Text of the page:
Of the 50 most homicidal cities in the world, three are in Africa (all in South Africa: Capetown, Nelson Bay Mandela and Buffalo City); four are in the US (St Louis, Baltimore, Detroit, New Orleans); one is in the Caribbean (Kingston, Jamaica); while the remaining 42 are in Latin America. Of the 20 countries with the highest homicide rates, two are in Africa (South Africa and Namibia); eight are in the Caribbean; and the remaining ten are in Latin America. Latin America and the Caribbean house 8% of the world’s population but experience about a third of the world’s homicides. Yet, when Latin Americans move to the US, their homicide rates drop dramatically (and are converging on the rate among Euro-Americans)—in itself, a reason to migrate.
Within the US, there is now effectively no disparity between Ebonic-American and Euro-American homicide rates in rural areas: the disparity has become an urban phenomenon. Indeed, the more urban, the worse the disparity becomes. This simple pattern demolishes racial explanations for high violence rates among African-Americans: then again, so does the comparison with medieval European or contemporary Latin American homicide patterns.
Bravado culture became entrenched within Ebonic-American communities as both a response to, and a cause of, the high homicide social equilibrium established within those communities. This pattern continued when the descendants of slaves migrated en masse to northern cities. In accordance with the tendency for social stereotypes to be (relatively) accurate, a high violence stereotype became established regarding Ebonic-Americans. As economists Glenn Loury and Rajiv Sethi point out, once this violent stereotype was established, it reinforced the high homicide (and high robbery) social equilibrium.
Social factors move thresholds of violence up or down the tails of normal bell curve distributions of cognitive traits. Crime is overwhelmingly a tail effect. Swedish research on violent crime convictions over a thirty-year period (1973–2004) found that almost two-thirds of convicted violent crimes were committed by only 1% of the population, while less than 4% of the population committed all the violent crimes (broken down by sex, this was 7% of the male and less than 1% of the female population).
A three strikes and you’re out policy on violent crime may be effective, as it targets the highly violent. Including non-violent crimes in the three strikes is, however, expensive and ill informed. Even setting aside the problems of imprisonment, given the dramatic imbalances in incarceration rates, increasing the number of absent males in order-starved communities leads to (teenage and older) women competing for the reduced supply of (teenage and older) men, who compete with each other. This increases the prevalence of bravado culture, encouraging violence rather than suppressing it. Shortage of men undermines marriage—a phenomenon exacerbated by the fact that African-American men have a greater propensity to marry out than African-American women—and leads to fewer fathers being present in homes. Economist Raj Chetty’s multigenerational analysis has identified high rates of present fathers as a strong positive factor for African-American males.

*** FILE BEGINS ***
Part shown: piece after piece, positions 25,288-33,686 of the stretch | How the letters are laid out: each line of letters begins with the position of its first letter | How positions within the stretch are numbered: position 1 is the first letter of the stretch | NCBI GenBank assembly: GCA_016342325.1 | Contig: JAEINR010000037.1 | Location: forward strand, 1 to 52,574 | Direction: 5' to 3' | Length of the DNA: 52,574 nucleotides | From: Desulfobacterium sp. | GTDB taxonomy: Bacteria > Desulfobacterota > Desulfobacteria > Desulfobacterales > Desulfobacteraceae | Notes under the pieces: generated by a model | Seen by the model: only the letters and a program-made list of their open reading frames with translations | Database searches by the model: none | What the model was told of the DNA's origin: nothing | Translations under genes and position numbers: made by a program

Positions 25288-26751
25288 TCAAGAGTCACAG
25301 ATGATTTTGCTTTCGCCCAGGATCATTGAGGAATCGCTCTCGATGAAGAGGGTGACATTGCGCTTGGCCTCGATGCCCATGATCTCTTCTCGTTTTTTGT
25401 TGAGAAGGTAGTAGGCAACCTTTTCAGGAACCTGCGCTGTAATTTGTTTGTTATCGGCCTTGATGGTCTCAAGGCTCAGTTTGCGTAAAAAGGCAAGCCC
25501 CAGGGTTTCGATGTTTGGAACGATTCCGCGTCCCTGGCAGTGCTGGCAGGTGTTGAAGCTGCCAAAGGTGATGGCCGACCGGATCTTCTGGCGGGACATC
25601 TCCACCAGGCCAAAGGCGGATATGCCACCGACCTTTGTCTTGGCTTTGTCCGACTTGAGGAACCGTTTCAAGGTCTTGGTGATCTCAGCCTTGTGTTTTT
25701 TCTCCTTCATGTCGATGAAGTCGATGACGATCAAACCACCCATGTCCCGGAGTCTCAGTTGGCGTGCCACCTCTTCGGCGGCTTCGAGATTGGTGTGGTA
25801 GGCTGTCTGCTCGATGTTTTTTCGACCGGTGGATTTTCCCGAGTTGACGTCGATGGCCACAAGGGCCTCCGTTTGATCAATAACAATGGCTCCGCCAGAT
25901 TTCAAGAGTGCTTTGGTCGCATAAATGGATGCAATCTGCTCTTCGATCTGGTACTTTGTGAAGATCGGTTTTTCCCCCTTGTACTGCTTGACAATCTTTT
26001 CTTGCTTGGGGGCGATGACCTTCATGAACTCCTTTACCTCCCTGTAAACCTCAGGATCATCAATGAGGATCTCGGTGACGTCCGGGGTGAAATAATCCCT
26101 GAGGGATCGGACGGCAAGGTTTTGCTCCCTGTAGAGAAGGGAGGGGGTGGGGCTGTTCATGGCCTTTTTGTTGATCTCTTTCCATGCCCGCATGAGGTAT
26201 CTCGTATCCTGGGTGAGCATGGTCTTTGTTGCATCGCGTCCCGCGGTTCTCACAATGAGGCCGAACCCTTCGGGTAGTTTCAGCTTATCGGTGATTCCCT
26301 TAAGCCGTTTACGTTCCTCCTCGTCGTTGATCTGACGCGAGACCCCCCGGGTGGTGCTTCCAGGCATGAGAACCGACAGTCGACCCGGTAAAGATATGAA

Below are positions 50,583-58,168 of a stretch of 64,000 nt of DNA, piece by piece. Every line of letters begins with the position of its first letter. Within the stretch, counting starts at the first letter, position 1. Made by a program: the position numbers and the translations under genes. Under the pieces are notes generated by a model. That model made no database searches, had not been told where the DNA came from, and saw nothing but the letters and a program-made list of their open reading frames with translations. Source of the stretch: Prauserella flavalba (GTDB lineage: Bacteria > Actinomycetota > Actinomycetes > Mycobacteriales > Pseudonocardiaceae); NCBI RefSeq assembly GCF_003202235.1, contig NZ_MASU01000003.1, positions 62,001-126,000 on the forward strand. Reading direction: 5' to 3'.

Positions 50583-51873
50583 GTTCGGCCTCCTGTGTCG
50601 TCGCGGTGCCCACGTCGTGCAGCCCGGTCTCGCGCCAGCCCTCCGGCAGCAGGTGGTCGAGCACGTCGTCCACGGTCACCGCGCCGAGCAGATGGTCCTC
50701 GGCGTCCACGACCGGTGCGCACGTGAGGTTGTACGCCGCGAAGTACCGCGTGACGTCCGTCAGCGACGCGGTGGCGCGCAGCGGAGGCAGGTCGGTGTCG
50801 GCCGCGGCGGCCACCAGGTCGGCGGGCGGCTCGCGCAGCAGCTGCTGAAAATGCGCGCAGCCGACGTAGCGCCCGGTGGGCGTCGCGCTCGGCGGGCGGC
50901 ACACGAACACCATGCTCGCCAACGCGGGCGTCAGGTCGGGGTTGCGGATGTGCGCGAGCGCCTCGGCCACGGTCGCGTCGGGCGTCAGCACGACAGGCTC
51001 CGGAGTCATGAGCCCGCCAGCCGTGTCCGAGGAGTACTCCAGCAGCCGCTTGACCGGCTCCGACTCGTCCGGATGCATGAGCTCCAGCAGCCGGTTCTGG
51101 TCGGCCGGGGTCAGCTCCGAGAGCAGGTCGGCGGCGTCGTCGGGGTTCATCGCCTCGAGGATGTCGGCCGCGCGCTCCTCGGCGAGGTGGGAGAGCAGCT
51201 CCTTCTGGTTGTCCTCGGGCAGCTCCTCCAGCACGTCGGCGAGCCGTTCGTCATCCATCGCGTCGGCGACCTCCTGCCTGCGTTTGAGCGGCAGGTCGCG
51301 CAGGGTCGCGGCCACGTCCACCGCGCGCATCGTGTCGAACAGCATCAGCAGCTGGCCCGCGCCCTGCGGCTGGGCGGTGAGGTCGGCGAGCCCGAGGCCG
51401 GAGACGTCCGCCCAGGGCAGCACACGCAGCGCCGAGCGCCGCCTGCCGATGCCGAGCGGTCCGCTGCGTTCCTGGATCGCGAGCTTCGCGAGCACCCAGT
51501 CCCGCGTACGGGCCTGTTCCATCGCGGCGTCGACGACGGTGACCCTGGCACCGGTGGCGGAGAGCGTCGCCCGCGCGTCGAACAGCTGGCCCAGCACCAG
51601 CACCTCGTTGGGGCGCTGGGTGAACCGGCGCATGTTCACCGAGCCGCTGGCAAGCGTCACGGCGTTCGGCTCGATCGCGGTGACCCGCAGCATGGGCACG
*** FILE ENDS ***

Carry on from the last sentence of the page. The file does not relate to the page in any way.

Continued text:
The political influence of prison unions is a factor in this over-incarceration. In addition, given that the deterrent effect is a function of the chance of being caught as well as of the severity of punishment, elevated African-American incarceration rates may in part be a response to the low crime clearance rates in their communities: therefore both a response to and a manifestation of stigmatization. This stigmatization cannot, as Loury points out, simply be equated with racism-as-discrimination. Indeed, stigmatization is a much broader phenomena than racism (especially given that many of the ostentatiously antiracist are typically avid practitioners of point-and-shriek stigmatization).
The ongoing failure to impose sufficient public order, as evidenced by dramatically lower homicide clearance rates within African-American urban communities, not only allows the highly violent to be more violent, it increases the incentive to be violent, both as retaliation and as pre-emption. That is precisely why honor cultures in general, and bravado cultures in particular, display the dynamics they do, which include the fact that their violence is overwhelmingly male-on-male violence. It is therefore unsurprising that African-American men are almost twice as likely as Euro-American men to see themselves as very masculine. In the US, African-American urban communities are both mis-policed (there is too much reliance on uniformed intrusion, too little connection-building) and under-protected (too few detectives with too little forensic and other back up).
The sorts of reasons that lead (overwhelmingly male) folk to kill each other, according to medieval court records, are much the same reasons that lead (overwhelmingly male) folk to kill each other in contemporary Ebonic-American urban communities. Consider this 1278 case in London, from court records: